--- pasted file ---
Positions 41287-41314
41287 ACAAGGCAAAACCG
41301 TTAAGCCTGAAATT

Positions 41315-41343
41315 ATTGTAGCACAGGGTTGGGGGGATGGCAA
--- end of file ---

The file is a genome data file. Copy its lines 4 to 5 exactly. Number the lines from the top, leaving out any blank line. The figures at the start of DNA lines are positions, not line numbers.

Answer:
Positions 41315-41343
41315 ATTGTAGCACAGGGTTGGGGGGATGGCAA